Connection tracking in P4

I am posting this here since I received a personal email with questions on these topics, but preferred to publish the answers here, in case they are of interest to anyone else.

Question 1:

I see the sample code for TCP connection tracking on P4 Github

plus two more example programs in this directory with ‘connection-tracking’ in their name: pna/examples at main · p4lang/pna · GitHub

Have you run it on the bmv2 test platform?

Answer 1:

No, I have not, because the add-on-miss feature has not been added to the BMV2 software switch. Yes, BMv2 is open source, and anyone with the necessary interest, time, and skill could do so, but so far, no one has volunteered to do so, nor been paid to do so (a lot of contributions to open source p4c are from people paid to do so as part of their job, as is common for many open source projects). If you know someone interested in and capable of doing so, their efforts are very welcome.

The add-on-miss feature has been added to the P4 DPDK software switch. There is a document I published showing one way to install P4 DPDK, with an example P4 program and a PTF test that demonstrates that at least basic add-on-miss capability does work there: p4-guide/ at master · jafingerhut/p4-guide · GitHub

Note: A section of that article mentions that there is very little debug tracing/logging capability for debugging your P4 programs on the P4 DPDK software switch, as compared to the BMv2 software switch. That could change in the future, but it is the current state of affairs as of 2023-June.

Question 2:

On the PNA architecture, if i want to debug the P4 TCP Conntrack function, is there a good debugging platform?

Answer 2:

Not an open source one that I am aware of, no. As explained above, as of 2023-June, there is the BMv2 software switch with good debugging/tracing capabilities, but no implementation of add-on-miss, and there is the P4 DPDK software switch with implementation of add-on-miss, but no good debugging/tracing capabilities. Contributions from anyone wishing to improve on this situation are welcome, but they are unlikely to be something one could do in a day. More like a few weeks for a good developer with nothing else to do, again depending upon pre-existing knowledge of the implementations, time, skill, interest, etc.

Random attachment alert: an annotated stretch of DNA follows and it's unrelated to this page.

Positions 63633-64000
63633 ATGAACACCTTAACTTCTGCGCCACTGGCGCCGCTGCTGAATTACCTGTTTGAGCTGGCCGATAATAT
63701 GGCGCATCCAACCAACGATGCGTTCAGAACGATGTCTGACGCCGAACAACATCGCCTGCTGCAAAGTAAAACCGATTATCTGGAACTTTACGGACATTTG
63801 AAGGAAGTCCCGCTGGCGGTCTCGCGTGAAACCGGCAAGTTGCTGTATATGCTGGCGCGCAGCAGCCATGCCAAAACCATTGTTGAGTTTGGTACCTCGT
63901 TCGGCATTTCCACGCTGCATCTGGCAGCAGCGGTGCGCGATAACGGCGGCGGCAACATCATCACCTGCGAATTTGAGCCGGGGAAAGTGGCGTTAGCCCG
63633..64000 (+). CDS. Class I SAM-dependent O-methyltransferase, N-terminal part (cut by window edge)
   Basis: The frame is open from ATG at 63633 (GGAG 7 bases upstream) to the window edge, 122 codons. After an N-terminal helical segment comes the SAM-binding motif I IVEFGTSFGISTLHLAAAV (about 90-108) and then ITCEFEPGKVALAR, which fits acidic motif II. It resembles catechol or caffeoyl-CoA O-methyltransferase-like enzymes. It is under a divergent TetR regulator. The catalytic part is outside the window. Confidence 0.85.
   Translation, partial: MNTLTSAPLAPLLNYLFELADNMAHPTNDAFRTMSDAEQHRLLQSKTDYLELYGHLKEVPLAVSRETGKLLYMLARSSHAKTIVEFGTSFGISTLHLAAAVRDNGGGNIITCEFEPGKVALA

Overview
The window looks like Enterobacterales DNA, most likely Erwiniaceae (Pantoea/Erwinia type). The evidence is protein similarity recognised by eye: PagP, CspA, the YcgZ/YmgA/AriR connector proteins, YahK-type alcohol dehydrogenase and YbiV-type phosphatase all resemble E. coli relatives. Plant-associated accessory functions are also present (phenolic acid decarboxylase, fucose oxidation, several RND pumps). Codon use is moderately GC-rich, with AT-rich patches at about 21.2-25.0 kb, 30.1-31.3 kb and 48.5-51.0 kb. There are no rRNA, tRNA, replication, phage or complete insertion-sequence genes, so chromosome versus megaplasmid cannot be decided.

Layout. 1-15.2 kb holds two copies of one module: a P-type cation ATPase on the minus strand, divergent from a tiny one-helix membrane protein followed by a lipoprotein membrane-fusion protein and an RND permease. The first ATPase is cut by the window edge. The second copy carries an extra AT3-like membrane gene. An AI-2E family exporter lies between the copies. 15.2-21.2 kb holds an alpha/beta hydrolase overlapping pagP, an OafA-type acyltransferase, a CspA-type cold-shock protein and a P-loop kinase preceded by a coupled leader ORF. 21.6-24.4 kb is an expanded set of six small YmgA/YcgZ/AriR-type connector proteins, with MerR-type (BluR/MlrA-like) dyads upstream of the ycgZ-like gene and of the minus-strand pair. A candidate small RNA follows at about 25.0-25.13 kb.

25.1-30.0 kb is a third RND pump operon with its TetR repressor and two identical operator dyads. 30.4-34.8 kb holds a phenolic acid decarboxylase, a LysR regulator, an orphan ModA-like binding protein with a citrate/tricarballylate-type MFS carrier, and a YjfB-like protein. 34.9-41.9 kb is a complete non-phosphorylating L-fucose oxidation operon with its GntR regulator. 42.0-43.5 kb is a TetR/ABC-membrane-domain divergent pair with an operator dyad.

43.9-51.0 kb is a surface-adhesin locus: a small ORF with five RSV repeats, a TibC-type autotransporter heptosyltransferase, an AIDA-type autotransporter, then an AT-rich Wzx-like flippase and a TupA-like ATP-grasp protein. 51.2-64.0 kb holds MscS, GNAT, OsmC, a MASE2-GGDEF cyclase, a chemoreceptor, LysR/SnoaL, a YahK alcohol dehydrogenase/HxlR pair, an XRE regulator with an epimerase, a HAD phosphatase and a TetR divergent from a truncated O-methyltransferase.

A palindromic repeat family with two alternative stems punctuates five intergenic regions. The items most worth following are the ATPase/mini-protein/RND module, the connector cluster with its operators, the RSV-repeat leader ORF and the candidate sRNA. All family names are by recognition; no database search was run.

Question 3:

In the tcp-connect-state example, ct_tcp_table has add_on_miss and default_idle_timeout_for_data_plane_added_entries fields, which are the attributes of the table. What is the type of this property, and how does the P4 compiler know the size of the field?

Answer 3:

The names and types of values that all PNA-specific table properties can be assigned are given in the PNA specification document, in particular in this section: P4 Portable NIC Architecture (PNA)

Note that default_idle_timeout_for_data_plane_added_entries is not present in that table, because that table property name has been removed and replaced with assigning this table property instead: pna_idle_timeout = PNA_IdleTimeout_t.AUTO_DELETE. The example programs should be updated to match this – thanks for pointing out this obsolete part of the example programs. I can create a PR to fix that soon.

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I also received this follow-up question: You said to use pna_idle_timeout = PNA_IdleTimeout_t.AUTO_DELETE. What is the timeout time? Seems undefined.


PNA defines that a target device should support multiple “expire time profile ids”, e.g. a device might support 4 expire time profile ids numbered 0 to 3, and the control plane API would provide an API for configuring the duration of each of these profiles independently of each other, e.g. profile id 0 might be configured as 30 sec, while profile id 1 is configured for 120 sec. Different table entries in the same table can have their expire time profile id chosen independently by the P4 program, and later modified when packets are processed, by calling the extern function named set_entry_expire_time: pna/pna.p4 at main · p4lang/pna · GitHub

Thank you for your reply, with a lot of help.